Campaigns and independent groups known as super PACS are legally prohibited from coordinating their activities. But the law has been somewhat vague, giving groups broad leeway to interpret the law and frustrating advocates for campaign finance reform who want stricter regulations.
According to the Federal Election Commission, coordination is defined as "in consultation, cooperation or concert with, or at the request or suggestion of, a candidate, a candidate's authorized committee, or a political party."
Some campaign finance experts interpret the language broadly, suggesting there can be no communication at all between the campaigns and super PACs. Others say the law is less restrictive, suggesting campaigns and super PACs cannot share information about specific television ad purchases or locations but are otherwise free to discuss overall strategy.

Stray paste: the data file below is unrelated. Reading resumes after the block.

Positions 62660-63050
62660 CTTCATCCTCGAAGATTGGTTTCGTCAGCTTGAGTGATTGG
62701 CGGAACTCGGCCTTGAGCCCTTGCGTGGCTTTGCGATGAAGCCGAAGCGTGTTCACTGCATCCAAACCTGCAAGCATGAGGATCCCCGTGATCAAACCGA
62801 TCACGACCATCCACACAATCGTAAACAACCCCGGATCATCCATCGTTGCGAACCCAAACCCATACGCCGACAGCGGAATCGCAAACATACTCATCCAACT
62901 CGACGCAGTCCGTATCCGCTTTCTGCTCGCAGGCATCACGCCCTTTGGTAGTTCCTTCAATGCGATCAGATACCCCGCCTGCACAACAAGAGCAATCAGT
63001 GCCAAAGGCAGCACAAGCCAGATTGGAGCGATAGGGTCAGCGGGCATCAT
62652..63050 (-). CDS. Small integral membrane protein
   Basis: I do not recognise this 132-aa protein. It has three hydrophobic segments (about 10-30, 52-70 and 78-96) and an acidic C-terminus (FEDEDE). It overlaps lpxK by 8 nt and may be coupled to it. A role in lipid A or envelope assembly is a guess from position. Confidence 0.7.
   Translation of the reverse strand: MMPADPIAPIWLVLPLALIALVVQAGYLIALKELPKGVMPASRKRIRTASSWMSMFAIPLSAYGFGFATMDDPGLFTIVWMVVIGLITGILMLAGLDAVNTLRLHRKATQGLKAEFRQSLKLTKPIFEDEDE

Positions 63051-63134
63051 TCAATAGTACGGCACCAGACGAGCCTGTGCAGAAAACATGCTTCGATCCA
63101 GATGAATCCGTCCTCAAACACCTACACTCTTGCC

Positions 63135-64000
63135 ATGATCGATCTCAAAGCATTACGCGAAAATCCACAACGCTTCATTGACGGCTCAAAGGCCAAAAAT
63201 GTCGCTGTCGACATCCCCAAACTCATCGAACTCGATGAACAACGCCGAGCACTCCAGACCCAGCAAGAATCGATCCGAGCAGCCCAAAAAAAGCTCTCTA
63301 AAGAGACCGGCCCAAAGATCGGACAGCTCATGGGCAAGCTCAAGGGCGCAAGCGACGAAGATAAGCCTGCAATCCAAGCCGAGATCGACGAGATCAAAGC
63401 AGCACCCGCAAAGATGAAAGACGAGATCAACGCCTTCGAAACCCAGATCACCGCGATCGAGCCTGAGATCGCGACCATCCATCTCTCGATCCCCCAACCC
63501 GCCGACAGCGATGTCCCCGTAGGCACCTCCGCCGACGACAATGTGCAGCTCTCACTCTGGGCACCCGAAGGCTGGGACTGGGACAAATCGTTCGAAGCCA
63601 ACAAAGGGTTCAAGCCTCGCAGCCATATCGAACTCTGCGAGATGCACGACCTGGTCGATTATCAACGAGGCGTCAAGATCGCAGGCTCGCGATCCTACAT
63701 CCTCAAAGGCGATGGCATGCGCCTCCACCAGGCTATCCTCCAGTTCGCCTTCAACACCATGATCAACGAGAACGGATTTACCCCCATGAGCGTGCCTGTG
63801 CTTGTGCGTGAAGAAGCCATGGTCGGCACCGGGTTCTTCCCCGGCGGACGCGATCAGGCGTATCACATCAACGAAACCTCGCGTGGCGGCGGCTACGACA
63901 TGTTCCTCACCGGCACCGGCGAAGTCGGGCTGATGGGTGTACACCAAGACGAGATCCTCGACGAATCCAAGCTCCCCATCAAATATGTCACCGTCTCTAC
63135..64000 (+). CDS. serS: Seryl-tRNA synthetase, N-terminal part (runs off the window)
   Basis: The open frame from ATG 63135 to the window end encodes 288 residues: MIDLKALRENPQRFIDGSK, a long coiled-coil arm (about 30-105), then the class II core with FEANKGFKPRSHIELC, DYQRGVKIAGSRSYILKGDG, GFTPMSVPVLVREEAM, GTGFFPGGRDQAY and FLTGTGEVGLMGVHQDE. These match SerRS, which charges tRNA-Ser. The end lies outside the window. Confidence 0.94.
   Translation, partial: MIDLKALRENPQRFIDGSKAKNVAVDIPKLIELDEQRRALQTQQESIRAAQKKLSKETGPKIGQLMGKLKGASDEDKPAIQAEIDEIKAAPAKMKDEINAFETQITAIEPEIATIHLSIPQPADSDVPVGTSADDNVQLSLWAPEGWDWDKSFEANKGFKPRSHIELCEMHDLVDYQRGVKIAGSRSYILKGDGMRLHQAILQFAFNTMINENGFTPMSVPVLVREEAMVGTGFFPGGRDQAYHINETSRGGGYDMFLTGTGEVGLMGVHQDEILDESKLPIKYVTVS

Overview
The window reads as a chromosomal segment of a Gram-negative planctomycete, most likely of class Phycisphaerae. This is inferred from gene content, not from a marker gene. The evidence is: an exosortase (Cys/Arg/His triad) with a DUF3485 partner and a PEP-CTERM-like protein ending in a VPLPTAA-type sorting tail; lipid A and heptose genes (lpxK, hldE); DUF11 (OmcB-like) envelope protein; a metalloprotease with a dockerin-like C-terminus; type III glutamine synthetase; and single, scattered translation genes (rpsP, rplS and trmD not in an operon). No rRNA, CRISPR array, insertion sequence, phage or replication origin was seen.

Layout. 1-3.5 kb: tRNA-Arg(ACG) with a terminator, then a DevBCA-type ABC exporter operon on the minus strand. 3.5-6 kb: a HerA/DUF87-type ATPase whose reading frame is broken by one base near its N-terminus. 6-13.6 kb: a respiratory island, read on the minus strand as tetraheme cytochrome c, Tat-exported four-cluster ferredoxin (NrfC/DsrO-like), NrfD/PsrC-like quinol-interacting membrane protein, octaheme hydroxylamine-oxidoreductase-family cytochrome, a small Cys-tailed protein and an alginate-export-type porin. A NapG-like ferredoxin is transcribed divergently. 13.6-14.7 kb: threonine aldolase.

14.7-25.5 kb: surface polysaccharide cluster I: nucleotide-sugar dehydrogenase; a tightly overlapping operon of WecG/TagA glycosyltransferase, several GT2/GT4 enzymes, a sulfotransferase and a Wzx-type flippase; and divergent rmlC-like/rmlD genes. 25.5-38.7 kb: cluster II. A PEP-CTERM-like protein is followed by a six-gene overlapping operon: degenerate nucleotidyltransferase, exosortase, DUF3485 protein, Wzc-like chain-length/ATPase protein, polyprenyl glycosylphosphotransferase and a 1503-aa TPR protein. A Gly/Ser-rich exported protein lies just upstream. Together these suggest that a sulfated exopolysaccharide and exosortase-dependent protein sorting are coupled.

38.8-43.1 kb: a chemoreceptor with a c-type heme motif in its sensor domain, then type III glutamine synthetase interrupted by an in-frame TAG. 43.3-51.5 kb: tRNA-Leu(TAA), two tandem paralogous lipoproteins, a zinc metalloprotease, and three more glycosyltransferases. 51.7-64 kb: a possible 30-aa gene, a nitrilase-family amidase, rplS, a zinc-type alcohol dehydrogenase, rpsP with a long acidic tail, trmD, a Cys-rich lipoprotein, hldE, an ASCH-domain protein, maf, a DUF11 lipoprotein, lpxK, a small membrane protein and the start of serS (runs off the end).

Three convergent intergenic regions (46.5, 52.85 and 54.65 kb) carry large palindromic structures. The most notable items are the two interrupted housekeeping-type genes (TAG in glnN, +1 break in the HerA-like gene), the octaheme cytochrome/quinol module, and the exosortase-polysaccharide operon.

In December, the FEC's six commissioners deadlocked along party lines over whether the super PAC American Crossroads could fully coordinate with federal campaigns. The request from Crossroads followed accusations of improper coordination between Democratic Sen. Ben Nelson of Nebraska and his state party.
FEC commissioners are likely to revisit the coordination issue in the future.
After Sony, House Cybersecurity Chairman Warns Power Grid, Wall Street Could Be Next | Leah Barkoukis
Fast and Furious: [Warning] Graphic, Bloody Photos Show Carnage From 2013 Phoenix Gang Assault | Katie Pavlich
The Evolution of an American Patriot – From the Battlefield to Capitol Hill to Policy Development | Allen West